Facts About Cake Nutrition

Facts About Cake Nutrition

A cake is a confectionary made from flour and sugar, which is typically baked. Though they evolved from breads in ancient times, the term today covers a wide variety of preparations. In fact, there are more than 300 different types of cakes. Here are some facts about cake nutrition: It contains 380 calories per 100 grams, 5.2 grams of protein, and 22 milligrams of cholesterol.

380 calories per 100 g

A 100-gram serving of Whittings Cake, Chocolate Chip, has 380 calories. It contains 6 grams of protein and 18 grams of fat. It is a high-calorie food that can quickly add up. 생일케이크
Moreover, it contains only four grams of fiber.

5.2 grams of protein

If you’re looking for a tasty way to get more protein into your diet, consider making a protein cake. A pound cake contains 5.2 grams of protein, which is about the same as 0.8 egg whites or 0.2 chicken breasts. If you’re concerned about the amount of protein, you can increase the amount of protein in your cake by using a protein powder. The vanilla protein powder that’s usually used in baking is a good choice for this purpose.

5.2 grams of fiber

Fiber is an essential nutrient, but most people associate it with boring, tasteless foods like oats. However, fiber can be delicious and is a valuable addition to a variety of foods. And most Americans do not get enough of it.

22 milligrams of cholesterol

A small cake that has 22 milligrams of cholesterol contains two-thirds of the recommended daily allowance for cholesterol. Saturated fats can raise the levels of LDL cholesterol in the body, or “bad” cholesterol. This type of cholesterol is linked to cardiovascular disease and stroke. Healthy adults should limit their intake of saturated fats and trans fats to less than 10 percent of their total calorie intake. That equals about 22 grams of saturated fat in a one-cup cake.

1.3 grams of trans fats

A recent study suggests that the average person consumes about 1.3 grams of trans fats daily. Fortunately, this number has been reduced in recent years due to increased awareness, improved Nutrition Facts labeling, and industry reformulation efforts. The American Heart Association recommends that you limit your intake of foods with artificial trans fat and prepare lean meats without added saturated fat.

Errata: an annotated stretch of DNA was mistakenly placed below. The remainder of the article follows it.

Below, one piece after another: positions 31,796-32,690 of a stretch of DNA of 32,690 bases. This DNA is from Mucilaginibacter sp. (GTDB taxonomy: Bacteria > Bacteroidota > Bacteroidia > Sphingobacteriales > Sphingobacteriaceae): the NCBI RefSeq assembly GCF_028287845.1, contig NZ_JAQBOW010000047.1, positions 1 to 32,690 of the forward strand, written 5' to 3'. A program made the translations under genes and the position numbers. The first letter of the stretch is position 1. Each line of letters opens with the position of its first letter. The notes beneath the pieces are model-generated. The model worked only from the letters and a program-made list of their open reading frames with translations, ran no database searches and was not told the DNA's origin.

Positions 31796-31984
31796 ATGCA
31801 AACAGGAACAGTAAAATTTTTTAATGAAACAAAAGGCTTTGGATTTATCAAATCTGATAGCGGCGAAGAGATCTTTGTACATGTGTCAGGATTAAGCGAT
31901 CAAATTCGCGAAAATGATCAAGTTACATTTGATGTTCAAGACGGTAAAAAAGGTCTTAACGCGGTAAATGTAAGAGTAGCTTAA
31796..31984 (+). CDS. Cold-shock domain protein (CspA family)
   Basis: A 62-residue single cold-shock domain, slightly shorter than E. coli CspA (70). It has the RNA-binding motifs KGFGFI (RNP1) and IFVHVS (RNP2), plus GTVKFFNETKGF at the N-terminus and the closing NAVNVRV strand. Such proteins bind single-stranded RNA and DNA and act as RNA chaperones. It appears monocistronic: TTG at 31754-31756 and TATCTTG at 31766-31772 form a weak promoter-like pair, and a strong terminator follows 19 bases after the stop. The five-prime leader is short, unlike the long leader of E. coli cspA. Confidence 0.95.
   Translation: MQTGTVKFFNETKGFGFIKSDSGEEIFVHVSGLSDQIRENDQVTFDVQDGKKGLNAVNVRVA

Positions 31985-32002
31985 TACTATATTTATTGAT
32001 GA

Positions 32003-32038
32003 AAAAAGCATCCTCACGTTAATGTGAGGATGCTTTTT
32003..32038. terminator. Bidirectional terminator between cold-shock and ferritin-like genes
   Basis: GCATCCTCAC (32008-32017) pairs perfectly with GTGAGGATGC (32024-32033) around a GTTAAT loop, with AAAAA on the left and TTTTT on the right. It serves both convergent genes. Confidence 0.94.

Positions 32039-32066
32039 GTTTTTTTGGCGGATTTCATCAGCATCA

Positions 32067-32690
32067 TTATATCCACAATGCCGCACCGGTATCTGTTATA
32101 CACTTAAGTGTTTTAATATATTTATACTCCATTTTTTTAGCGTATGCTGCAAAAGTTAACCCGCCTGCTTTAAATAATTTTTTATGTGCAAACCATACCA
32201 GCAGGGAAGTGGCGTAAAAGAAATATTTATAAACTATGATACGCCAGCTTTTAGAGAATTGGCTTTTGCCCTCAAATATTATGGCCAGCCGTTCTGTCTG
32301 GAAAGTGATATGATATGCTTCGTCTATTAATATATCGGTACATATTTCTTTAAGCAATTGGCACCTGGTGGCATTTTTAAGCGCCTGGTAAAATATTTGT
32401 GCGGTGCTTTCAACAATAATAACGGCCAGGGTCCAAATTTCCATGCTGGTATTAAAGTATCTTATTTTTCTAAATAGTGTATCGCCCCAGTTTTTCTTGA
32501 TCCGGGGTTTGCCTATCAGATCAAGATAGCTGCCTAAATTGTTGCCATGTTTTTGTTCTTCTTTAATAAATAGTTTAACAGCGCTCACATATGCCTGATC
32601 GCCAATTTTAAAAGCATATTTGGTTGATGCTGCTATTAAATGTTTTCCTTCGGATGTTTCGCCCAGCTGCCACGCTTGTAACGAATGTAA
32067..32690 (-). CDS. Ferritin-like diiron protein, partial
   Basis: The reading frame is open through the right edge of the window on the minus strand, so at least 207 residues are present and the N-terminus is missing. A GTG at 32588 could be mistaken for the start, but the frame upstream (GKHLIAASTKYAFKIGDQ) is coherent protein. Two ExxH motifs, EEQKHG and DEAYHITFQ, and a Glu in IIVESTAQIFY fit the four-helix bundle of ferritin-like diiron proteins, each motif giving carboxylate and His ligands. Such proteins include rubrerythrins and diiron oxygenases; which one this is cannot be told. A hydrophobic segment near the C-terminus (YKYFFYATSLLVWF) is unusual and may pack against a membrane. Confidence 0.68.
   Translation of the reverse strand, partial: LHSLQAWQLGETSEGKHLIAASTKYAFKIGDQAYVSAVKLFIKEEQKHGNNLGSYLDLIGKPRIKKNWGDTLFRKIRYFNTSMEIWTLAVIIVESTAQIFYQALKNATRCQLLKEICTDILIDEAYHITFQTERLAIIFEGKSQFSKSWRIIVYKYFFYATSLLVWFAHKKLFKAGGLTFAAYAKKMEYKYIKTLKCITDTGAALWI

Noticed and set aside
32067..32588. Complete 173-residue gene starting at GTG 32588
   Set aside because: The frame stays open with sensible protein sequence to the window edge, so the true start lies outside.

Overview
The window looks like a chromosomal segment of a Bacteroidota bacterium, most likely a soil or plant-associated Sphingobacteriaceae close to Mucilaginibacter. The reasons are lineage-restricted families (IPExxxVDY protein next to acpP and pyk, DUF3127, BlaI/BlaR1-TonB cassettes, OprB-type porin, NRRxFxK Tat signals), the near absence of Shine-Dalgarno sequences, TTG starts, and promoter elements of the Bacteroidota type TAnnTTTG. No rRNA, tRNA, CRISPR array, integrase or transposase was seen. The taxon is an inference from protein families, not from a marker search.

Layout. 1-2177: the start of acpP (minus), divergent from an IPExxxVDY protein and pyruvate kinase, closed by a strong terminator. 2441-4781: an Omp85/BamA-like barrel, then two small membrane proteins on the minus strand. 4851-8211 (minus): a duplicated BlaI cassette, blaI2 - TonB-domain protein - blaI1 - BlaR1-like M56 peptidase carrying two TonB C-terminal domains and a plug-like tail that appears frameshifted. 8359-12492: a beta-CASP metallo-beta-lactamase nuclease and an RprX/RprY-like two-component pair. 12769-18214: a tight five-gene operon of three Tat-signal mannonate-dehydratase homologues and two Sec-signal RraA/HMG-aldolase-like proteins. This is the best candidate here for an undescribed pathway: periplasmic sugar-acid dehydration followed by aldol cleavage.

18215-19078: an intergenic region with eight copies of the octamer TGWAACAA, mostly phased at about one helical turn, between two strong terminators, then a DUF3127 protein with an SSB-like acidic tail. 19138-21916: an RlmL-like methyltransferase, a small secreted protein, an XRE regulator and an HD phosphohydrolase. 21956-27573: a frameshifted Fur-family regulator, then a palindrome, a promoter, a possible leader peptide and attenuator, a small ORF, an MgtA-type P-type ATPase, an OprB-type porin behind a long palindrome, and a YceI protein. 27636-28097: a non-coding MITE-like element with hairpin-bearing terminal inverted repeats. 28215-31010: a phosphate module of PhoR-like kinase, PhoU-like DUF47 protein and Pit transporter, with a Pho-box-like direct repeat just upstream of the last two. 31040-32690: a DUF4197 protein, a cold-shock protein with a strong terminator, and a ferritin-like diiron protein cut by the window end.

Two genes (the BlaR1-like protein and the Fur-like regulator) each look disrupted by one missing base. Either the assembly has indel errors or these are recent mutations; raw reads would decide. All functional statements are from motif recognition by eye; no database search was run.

High glycemic index

High glycemic index cake is not something to be avoided entirely. While we can’t avoid sugar completely, we still need sweet treats occasionally. Fortunately, if you bake low-GI cakes you can still enjoy a decadent slice without worrying about your waistline.

Sources of carbohydrates

Carbohydrates in cake can be found in a variety of sources. The simplest form is starch, which the body uses as energy. These carbohydrates are found naturally in fruits and milk and in processed foods, such as cereals and sodas. Another form of carbohydrates is fiber, which the body needs for proper functioning.

Fiber

The fiber content in a cake can have a profound impact on the finished mouth feel and machinability of the dough. A balance of all fibers in the right amounts is essential to meet consumer expectations. Fortunately, a growing toolbox of fiber ingredients makes the task of fortifying a cake easier than ever before. Fiber, also called bulk or roughage, is a complex carbohydrate found in plant foods.

Protein

Cakes are a common source of protein, and there are a few different ways to extract it. One method involves using a reducing agent such as SDS and another uses DTT. Both methods are effective in obtaining high levels of protein in cake.

Calcium

One of the main ingredients in cakes is calcium propionate, a chemically neutral or slightly alkaline preservative. It increases the shelf life of baked goods by preventing bacteria and mold growth. It is used in small amounts, usually between 0.1 and 0.3% of the dry flour. It is safe for use in baking and can be used in other food products such as jams and cheeses.